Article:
Saturday, September 14th, 2013
By Amy Kronenberger
Parkway High School student's talent blooms into national honors
  ROCKFORD - Music and mums are providing a path to a promising future for one sophomore at Parkway High School.
Taylor Hesse, daughter of Galen and Tanya Hesse, Mendon, recently learned she is one of only two Ohio FFA members to be selected to play in the National FFA Band during the National Convention and Expo in Louisville, Ky., from Oct. 30-Nov. 2.
Only 80 high school students in the country were chosen for the honor.
"I am super excited," she said. "I didn't think I'd get accepted at all, but I thought I might as well try."
The ambitious teen also is caretaker for more than 500 mums. The project could help her obtain an FFA degree - a valuable asset when entering college and snagging a career, she said.
Hesse, who plays baritone, recorded and submitted two songs and two scales for the national judging. When she received the email telling her she was selected, she had to read the message two or three times to make sure it was real, she said.
"FFA is an opportunity to excel in different ways," Parkway schools FFA advisor Alan Post said. "I encouraged her to apply for the state band. She was very apprehensive but she made it. Then when the time came for the national band, I said 'you know, now that you've done state band you can try for national.'"
Hesse said she's considering majoring in music after high school and becoming a band director. She knew the state and national bands would be a great opportunity for her, she added.
FFA students from all 50 states, Puerto Rico, Virgin Islands and Guam were eligible to audition for the competitive group.
"It's all based on auditions," Post said. "I've had other students try out, even seniors, who never made it. Taylor was my first student to make it ... to me, it's an honor for her to do it."
Hesse will arrive in Kentucky three days before the convention and meet her band mates for the first time. The group will have only a few days to practice together before performing at the convention.
She will be assigned three other roommates during her stay and wonders what it will be like to live and perform with strangers.
"I'm pretty nervous about going down there and spending a week with people I don't know," she admitted.
When not playing her baritone, Hesse spends her free time raising 550 mums for an FFA project.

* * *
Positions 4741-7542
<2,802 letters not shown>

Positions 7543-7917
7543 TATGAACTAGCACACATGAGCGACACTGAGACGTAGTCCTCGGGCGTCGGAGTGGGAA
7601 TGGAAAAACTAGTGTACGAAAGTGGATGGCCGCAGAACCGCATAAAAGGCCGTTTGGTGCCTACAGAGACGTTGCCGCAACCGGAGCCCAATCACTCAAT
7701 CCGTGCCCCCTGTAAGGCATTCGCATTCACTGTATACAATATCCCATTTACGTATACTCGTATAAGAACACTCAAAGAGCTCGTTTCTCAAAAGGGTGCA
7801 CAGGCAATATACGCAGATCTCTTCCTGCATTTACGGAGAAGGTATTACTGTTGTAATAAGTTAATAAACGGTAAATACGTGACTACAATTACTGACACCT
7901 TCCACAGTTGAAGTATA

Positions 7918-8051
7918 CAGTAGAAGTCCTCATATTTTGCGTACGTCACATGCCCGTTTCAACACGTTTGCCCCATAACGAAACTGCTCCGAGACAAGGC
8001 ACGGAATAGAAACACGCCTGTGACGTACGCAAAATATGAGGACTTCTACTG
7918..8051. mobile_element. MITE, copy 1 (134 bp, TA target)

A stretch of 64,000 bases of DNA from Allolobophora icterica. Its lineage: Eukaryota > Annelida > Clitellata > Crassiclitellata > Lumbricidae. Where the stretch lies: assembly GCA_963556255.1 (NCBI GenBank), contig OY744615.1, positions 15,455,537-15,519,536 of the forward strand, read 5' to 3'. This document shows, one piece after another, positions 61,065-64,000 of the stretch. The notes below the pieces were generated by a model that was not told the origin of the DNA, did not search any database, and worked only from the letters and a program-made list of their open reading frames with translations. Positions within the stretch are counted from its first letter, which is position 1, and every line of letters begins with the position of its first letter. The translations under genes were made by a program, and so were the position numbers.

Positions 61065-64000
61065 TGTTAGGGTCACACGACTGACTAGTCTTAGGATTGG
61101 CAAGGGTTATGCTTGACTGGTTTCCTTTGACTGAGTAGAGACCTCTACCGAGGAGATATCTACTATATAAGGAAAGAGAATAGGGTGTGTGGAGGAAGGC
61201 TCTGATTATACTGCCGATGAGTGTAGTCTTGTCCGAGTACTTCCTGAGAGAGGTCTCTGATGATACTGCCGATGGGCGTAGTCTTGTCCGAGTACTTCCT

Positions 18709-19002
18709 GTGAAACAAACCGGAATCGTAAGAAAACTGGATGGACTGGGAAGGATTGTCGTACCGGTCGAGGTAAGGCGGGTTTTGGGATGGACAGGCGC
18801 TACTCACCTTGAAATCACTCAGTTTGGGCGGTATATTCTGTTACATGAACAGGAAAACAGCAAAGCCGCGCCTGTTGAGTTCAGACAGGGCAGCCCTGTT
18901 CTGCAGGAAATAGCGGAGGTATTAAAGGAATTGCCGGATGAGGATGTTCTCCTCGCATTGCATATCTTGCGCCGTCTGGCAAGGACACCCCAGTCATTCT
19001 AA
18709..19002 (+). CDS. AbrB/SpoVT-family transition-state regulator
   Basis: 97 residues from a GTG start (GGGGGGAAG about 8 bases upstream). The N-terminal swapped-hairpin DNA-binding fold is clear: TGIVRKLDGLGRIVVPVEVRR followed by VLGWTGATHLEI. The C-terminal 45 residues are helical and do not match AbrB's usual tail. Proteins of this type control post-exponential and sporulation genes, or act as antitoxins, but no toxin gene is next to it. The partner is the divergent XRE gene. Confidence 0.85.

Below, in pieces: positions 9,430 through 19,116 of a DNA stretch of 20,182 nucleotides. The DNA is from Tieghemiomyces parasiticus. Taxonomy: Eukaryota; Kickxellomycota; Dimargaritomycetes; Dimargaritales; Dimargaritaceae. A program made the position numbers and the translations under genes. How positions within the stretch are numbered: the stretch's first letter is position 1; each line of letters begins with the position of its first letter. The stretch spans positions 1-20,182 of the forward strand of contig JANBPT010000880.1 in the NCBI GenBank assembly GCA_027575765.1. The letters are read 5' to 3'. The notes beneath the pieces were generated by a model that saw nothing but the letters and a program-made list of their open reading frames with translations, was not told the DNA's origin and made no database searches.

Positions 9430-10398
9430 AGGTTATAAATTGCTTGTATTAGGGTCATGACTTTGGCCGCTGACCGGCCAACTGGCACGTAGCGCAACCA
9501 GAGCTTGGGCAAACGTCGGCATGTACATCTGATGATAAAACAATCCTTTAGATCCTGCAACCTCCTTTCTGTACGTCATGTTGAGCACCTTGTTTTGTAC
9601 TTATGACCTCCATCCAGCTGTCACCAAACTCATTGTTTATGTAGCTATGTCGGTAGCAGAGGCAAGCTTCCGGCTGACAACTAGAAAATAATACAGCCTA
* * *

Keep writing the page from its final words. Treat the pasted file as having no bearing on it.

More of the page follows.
A freshman or sophomore student are chosen each year to raise and sell pots and hanging baskets of mums until graduation. Post said he chooses an FFA member who shows the initiative and has the opportunity and time to do the work involved. He also selects someone who is working toward an FFA degree.
"I knew Taylor would be perfect for the job," he added.
State and national FFA degrees are earned while still in high school and can be achieved by working a certain number of hours and earning a specific amount of money, Post said. Once the state degree is earned, the student must work additional hours and earn more money if he or she wishes to obtain the national degree, he explained.
The money Hesse raises through her mum sales will count toward her degree, she said. She can keep the money for herself, but Post said most students put the profits toward college expenses.
Hesse said she wants to earn her FFA degree because the accomplishment will help her when applying for college or employment. She has spent many hours watering, fertilizing and caring for the plants during the summer and especially during the recent weeks of drought, she added.
Hesse during the summer received the mums as small plugs about 2 to 3 inches tall and cared for them until they reached the size of their pots.
"It's like the goldfish theory," she said. "The mum will get as big as its pot."
Anyone interested in purchasing the mums, which are priced from $5 to $20, can call Hesse at 419-795-3069 or 567-644-5235. The flowers are available in 18 different colors and various sizes.
Hesse said she joined FFA because her sister was a part of the program and always enjoyed it. The girls began raising goats and rabbits for the fair several years ago, she said.
The teenager does not live on a farm but her grandfather does and she learned to love livestock through him and her father, she said.
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